Some music writer I follow tweeted earlier this year (and I’m paraphrasing here), “all the rappers are sad this year.” It was probably just an offhand joke but it’s managed to stick with me until now. You can trace the very existence of that tweet back to this time five years ago, November of 2008. Hip Hop history in the twenty-first century has been divided into two time periods: pre-808’s & Heartbreak and post-808’s & Heartbreak. It’s an album that’s proven as important to the landscape of contemporary hip hop as the deaths of the genre’s two most celebrated idols were to its previous generation. If their passing informed a generation of thug life tatted hip hop in which, “keeping it real,” meant putting on your best tough guy face, then808’s bred a generation where, “keeping it real,” meant drunk dialing your ex to say, “fuck that nigga that you love so bad.”And in an art form so permeated by machismo and braggadocio, this newfound acceptance of male sensitivity has provided a welcome new three dimensionality to modern mainstream hip hop. I’ve never been more excited about the state of mainstream hip hop in my life. To be completely honest, as far as I’m concerned hip hop is music right now. Kanye West and Drake aren’t our Pac and Biggie, they’re our Beatles and Beach Boys. Which isn’t to say they’re more important than them, just that hip hop’s transcended where it was in pop culture over a decade and a half ago. Looking back on the year now it’s clear that rock’s just been, well, really slow. Actually now that I think about it it’s been like almost five years since my favorite album of the year wasn’t a hip hop album. So I guess it’s been that way for a minute Hedi Slimane.
And I’ve also taken to twitter this year multiple times to rant about how great of a year it was in hip hop, comparing it to what 2000 was for experimental indie rock (see this, this, this, this, this, and this.) The venn diagram of the most successful artists in hip hop and my favorite artists in hip hop is the closest to a perfect circle as it’s ever been, and this year saw releases from all of them, short of Kendrick. I mean just listing off all the memorable releases this year from memory in complete stream of consciousness-Yeezus, Nothing Was the Same, Owl Pharoah, My Name Is My Name, B.O.A.T.S. II, LongLiveA$AP, Acid Rap, (stopping for a mental breath) Indigoism, Trap Lord, Old, Doris, Wolf –I’m flat out astounded at the outstanding quantity of quality hip hop this year.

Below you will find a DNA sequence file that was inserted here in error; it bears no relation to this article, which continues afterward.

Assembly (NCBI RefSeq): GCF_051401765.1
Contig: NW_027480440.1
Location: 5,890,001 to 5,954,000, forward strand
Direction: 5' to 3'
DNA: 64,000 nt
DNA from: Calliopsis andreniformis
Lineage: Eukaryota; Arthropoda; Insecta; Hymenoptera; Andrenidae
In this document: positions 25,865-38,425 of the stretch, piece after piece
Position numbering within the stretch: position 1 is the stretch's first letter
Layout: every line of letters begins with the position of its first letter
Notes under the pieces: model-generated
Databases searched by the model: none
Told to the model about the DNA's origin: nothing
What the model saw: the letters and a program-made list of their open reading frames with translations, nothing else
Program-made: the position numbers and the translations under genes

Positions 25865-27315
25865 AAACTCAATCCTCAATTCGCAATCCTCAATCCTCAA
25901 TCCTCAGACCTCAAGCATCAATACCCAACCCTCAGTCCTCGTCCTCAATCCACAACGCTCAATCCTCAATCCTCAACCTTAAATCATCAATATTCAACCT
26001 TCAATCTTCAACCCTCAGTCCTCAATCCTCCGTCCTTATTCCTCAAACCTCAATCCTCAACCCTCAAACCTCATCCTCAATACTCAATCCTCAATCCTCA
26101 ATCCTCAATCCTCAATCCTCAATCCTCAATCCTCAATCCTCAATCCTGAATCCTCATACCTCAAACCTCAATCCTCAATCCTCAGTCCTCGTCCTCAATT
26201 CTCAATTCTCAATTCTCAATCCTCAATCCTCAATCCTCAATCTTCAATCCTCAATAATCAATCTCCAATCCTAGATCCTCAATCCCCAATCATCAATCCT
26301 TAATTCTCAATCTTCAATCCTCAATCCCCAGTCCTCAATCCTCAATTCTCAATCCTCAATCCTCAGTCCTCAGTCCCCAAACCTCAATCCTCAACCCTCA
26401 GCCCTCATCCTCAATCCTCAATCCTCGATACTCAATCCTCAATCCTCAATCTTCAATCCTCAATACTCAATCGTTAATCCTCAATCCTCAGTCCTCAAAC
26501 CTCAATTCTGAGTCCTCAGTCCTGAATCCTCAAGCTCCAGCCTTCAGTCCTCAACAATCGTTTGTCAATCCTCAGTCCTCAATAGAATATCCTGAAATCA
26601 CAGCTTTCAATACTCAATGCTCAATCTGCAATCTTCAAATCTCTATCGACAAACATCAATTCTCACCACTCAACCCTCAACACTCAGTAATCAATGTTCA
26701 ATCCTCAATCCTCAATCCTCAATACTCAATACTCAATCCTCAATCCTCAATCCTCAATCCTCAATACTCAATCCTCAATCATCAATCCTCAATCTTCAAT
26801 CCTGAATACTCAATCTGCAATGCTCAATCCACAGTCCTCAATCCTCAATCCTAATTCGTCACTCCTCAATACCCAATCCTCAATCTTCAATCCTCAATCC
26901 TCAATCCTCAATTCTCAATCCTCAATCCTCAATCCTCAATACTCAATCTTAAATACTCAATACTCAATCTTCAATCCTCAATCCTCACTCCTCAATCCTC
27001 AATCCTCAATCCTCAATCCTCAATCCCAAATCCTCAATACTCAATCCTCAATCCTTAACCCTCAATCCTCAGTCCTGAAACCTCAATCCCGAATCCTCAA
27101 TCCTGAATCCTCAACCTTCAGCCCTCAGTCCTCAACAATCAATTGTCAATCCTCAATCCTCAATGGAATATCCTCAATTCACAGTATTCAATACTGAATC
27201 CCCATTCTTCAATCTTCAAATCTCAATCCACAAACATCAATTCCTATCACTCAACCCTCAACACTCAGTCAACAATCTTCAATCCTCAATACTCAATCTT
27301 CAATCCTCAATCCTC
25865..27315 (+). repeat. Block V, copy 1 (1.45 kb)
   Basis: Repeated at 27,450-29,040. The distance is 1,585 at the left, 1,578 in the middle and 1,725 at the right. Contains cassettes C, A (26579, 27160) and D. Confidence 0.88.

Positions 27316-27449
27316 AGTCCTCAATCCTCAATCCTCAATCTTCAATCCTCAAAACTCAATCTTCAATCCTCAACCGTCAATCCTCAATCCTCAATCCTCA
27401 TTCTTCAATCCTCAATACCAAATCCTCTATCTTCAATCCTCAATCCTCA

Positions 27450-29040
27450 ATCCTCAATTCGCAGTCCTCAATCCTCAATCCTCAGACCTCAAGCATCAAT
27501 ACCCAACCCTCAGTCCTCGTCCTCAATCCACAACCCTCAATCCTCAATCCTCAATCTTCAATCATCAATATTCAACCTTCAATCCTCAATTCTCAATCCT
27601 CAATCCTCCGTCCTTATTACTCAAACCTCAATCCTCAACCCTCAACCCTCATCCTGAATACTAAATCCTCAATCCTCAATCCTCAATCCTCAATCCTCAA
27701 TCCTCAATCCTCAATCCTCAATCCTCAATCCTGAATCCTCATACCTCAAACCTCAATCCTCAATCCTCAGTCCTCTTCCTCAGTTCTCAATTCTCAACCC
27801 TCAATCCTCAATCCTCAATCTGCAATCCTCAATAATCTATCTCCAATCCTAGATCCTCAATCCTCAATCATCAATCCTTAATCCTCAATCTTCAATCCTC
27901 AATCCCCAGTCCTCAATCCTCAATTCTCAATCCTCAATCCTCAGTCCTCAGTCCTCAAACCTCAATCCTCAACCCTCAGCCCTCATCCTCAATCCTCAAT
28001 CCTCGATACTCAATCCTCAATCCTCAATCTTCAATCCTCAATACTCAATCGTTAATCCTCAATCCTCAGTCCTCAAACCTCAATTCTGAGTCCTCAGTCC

Commercial and critical opinion have always stood as binary opposite ways of gauging art, but with the recent fluctuation in music criticism towards what’s been termed a “poptimist” way of thinking, music journalism is finally catching up half a century later to postmodern ideas of breaking the segregation between “high” and “low” culture. This coupled with hip hop’s complete saturation of pop radio in the last decade has led to where we are now in music journalism- the zenith of appreciation for mainstream hip hop (and I’m obviously of no exception here.) Many of the flannel clad elite that once bore A Tribe Called Quest and Jurassic 5 as their idols have traded them in for 2 Chainz and Big Sean. I guess, “the backpackers are back on the bandwagon.” But it’s not just journalists fully embracing the art of party rap recently, it’s also an embracement by mainstream hip hop of what some would refer to as more, “substantive,” music lyrically. It’s inarguable that the three biggest rappers out now-Kanye, Kendrick, and Drake- are all around more complex, engaging, and mature artists than the forerunners of rap radio a decade back-DMX, Nelly, Ludacris, what have you. Kanye was raised in the underground, sure he got his break with Jay, but for every track he cut with Hov there was one more for Common, Talib Kweli, and Slum Village. And Kendrick Lamar is obviously just a hip hop purist’s dream.